Pope Stephen VIII (Latin: Stephanus VIII) was Pope from 14 July 939 to his death in 942.
Stephen VIII was born of a Roman family, and prior to becoming pope was attached to the church of Saints Silvester and Martin. With his elevation as Bishop of Rome, Stephen gave his attention to the situation in West Francia, or as the Romans still referred to it, Gaul.
The continuing domination of the Counts of Tusculum was evident throughout Stephen’s pontificate, as it was during that of his predecessors and successors (see Saeculum obscurum). Although Stephen was subject to Alberic II of Spoleto, Prince of the Romans, and did not in reality rule the Papal States, Stephen himself was not a member of that family, nor had he any relationship with Marozia, who had dominated Roman and papal politics during the preceding decades. Stephen was however caught up in the ongoing conflict between Alberic II and Hugh of Italy, with Hugh besieging Rome in 940. After a failed assassination attempt against Alberic, which involved a number of bishops, Alberic cracked down on any potential dissent in Rome, with his enemies either scourged, beheaded or imprisoned. If there is any truth to Martin of Opava’s account of the torture and maiming of Stephen VIII by supporters of Alberic (see below), it must have occurred at this juncture, in the aftermath of the conspiracy, and just prior to Stephen’s death.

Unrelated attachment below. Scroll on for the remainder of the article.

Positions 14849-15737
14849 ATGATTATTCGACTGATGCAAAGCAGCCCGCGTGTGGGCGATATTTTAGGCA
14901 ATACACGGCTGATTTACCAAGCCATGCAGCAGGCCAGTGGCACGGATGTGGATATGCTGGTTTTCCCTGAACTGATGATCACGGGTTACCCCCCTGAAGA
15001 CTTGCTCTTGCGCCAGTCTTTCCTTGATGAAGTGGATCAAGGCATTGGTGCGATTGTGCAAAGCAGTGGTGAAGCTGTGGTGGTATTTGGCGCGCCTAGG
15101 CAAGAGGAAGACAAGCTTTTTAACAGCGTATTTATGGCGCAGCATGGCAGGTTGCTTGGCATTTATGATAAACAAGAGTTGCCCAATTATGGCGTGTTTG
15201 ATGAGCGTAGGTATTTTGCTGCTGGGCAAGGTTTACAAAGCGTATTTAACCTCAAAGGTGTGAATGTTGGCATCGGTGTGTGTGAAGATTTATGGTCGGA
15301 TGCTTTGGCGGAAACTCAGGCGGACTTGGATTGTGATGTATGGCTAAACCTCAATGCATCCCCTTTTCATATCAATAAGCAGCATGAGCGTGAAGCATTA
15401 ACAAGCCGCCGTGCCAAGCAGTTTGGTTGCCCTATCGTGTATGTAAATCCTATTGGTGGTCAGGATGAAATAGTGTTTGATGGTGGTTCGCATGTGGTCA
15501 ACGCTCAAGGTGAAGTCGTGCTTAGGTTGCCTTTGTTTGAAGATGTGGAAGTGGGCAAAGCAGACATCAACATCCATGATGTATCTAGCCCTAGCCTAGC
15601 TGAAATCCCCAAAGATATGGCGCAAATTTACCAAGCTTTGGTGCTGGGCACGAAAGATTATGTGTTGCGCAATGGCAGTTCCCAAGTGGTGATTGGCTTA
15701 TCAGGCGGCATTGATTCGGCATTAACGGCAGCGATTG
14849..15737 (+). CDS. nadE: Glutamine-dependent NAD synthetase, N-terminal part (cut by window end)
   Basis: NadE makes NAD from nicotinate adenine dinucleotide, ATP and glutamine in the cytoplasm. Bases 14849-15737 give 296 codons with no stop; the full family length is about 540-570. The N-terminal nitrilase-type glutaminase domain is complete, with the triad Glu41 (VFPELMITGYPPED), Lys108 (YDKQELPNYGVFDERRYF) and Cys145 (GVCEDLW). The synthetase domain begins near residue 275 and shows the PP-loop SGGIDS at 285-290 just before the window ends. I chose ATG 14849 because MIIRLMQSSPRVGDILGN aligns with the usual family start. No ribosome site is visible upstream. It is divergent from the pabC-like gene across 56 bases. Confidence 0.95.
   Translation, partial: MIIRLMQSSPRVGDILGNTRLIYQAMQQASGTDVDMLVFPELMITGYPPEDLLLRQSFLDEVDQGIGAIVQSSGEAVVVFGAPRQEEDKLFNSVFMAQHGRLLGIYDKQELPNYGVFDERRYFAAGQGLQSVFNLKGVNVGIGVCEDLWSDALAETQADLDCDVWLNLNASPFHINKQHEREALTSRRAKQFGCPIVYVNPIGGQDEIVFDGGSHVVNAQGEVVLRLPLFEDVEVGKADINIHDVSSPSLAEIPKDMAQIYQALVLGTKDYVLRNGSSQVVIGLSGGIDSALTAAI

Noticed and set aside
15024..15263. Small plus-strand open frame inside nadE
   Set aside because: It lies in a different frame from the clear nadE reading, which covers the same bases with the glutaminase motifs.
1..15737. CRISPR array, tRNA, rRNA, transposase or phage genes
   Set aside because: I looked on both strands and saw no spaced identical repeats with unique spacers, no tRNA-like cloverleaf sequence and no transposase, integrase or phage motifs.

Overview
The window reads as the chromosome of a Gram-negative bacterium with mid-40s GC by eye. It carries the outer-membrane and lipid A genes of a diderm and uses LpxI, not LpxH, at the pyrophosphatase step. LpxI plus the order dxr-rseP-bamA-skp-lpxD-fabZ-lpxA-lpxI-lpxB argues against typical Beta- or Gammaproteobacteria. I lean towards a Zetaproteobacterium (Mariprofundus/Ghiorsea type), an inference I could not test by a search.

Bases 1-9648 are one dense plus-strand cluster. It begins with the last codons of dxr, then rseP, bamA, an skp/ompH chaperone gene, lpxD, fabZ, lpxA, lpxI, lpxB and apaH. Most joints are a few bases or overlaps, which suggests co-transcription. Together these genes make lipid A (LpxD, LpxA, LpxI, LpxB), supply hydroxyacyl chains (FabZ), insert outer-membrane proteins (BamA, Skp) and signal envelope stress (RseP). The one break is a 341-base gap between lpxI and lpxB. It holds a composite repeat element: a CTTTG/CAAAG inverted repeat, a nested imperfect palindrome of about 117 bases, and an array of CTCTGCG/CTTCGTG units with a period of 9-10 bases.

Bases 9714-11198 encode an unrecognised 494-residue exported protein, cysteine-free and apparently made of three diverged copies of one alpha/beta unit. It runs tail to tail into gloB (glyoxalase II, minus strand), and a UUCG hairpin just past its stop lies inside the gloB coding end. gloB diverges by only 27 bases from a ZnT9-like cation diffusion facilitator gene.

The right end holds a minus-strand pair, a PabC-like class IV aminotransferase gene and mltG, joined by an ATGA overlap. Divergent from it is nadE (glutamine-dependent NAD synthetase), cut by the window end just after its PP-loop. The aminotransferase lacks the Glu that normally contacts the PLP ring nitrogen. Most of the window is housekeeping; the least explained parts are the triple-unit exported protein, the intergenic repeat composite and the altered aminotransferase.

On 17 August 942 Alberic summoned a council in Rome, where he demonstrated his control over the papacy by making use of various papal officials, such as the Primicerius, the Secundicerius of the Notaries, and the Vestararius. Stephen died during October 942, and was succeeded by Marinus II.